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  Wednesday, February 8, 2023
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The International Court of Justice in The Hague began hearings
The International Court of Justice in The Hague began hearings on Monday into Georgian claims of Russian human rights violations.

Tbilisi claims that Russian forces and local militias infringed the human rights of Georgian nationals residing in its breakaway republics of Abkhazia and South Ossetia between 1990 and 2008. It says a systematic campaign against Georgians in the republics has forced more than 300,000 from their homes since 1991.

Georgia is seeking an injunction from the court ordering Moscow to halt "murder" and "forced

displacement" in South Ossetia and Abkhazia. The court must first decide if it has jurisdiction in the case.

Russia also accuses Georgia of crimes against humanity in connection with its massive air and ground attack on Tskhinvali, the capital of South Ossetia, on August 8. Moscow says hundreds of civilians plus a number of its peacekeepers were killed by Georgian forces during the attack. Most residents of South Ossetia have Russian citizenship.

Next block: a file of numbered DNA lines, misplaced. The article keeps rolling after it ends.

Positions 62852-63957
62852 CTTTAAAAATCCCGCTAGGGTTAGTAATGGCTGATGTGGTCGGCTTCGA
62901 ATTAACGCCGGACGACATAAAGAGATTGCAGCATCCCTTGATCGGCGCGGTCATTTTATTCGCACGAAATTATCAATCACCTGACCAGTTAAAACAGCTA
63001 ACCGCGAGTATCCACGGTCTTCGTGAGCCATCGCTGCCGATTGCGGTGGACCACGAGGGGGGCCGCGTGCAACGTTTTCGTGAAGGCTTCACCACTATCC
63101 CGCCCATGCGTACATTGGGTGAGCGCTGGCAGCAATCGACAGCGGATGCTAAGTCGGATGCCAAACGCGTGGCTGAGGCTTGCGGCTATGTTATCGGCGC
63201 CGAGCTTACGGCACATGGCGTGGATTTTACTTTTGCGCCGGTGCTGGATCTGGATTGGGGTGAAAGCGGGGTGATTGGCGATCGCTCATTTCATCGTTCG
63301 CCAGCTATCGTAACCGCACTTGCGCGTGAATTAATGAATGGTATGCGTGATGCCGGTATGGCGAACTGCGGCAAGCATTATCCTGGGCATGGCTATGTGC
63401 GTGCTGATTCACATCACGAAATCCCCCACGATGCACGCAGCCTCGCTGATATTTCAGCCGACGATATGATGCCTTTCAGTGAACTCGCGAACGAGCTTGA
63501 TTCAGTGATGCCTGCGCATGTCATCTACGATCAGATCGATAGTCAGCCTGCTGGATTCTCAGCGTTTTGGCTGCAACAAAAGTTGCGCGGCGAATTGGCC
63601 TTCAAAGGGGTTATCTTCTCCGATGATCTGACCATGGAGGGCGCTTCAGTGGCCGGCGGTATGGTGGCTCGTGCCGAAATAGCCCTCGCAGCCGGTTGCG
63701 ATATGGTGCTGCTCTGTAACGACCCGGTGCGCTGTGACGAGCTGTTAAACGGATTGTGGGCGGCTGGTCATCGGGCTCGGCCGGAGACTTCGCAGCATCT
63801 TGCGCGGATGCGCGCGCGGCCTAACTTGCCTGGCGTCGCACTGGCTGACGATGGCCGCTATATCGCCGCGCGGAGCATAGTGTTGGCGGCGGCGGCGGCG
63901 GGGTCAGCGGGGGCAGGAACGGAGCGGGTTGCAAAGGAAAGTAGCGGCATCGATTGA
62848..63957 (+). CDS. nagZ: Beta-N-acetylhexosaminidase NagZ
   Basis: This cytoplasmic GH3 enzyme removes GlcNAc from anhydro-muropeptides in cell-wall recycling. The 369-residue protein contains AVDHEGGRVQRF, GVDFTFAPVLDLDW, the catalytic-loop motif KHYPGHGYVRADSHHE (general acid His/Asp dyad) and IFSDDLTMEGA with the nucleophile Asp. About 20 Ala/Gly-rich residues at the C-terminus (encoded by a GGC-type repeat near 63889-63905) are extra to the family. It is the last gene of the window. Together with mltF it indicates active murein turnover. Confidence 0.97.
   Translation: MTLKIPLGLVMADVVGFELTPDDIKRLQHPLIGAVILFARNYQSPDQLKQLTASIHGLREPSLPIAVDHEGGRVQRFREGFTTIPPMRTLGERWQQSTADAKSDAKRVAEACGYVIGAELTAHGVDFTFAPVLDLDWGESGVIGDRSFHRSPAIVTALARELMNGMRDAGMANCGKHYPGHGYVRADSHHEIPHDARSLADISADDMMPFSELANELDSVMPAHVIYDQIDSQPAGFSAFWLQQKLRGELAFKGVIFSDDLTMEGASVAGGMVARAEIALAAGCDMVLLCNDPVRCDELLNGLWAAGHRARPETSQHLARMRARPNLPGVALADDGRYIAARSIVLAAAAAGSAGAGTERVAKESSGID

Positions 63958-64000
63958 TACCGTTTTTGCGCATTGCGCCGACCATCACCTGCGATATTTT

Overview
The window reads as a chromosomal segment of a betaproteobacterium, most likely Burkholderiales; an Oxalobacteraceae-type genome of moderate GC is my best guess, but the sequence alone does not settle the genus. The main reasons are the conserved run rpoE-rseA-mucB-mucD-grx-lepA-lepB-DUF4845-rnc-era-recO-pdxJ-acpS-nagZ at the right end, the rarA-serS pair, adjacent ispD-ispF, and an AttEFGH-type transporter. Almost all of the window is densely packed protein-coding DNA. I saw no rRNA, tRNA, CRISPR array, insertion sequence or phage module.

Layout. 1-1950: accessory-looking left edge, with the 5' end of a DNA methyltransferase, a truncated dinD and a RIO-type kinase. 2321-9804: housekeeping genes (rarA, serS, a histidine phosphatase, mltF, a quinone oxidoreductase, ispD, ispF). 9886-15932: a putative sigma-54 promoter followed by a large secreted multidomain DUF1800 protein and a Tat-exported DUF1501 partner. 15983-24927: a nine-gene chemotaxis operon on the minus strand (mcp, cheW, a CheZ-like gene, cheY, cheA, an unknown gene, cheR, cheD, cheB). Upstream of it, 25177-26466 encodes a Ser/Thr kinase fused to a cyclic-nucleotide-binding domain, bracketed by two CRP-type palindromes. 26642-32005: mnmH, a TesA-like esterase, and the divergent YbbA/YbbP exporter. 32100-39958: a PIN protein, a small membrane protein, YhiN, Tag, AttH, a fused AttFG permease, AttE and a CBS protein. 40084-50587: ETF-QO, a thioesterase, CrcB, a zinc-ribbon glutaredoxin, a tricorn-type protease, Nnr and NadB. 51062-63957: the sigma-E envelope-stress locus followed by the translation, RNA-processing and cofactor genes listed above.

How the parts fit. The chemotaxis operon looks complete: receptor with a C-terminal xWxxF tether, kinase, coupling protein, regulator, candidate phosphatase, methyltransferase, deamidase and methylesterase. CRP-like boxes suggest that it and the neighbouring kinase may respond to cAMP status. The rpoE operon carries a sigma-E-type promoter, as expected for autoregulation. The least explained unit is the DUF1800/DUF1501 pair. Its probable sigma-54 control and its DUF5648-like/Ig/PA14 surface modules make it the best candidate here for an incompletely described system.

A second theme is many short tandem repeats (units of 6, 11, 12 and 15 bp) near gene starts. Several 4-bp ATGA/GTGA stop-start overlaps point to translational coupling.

Moscow has threatened to attempt to have Georgian President Mikheil Saakashvili tried as a war criminal.

Both Russia and Georgia have been accused by the U.S.-based group Human Rights Watch of "indiscriminate attacks" on civilians during the fighting.

The case opened as French President Nicolas Sarkozy led an EU delegation to Moscow. Sarkozy is hoping to persuade Russia to pull its peacekeeping forces out of positions inside Georgia.

Russia recognized South Ossetia and Abkhazia on August 26, two weeks after it had concluded its operation "to force Georgia to peace."

So far, only Nicaragua has joined Russia in recognizing South Ossetia and Abkhazia as independent states.

Abkhazia and South Ossetia broke away from Georgia following the collapse of the Soviet Union in the early 1990s following bloody conflicts that left thousands dead.


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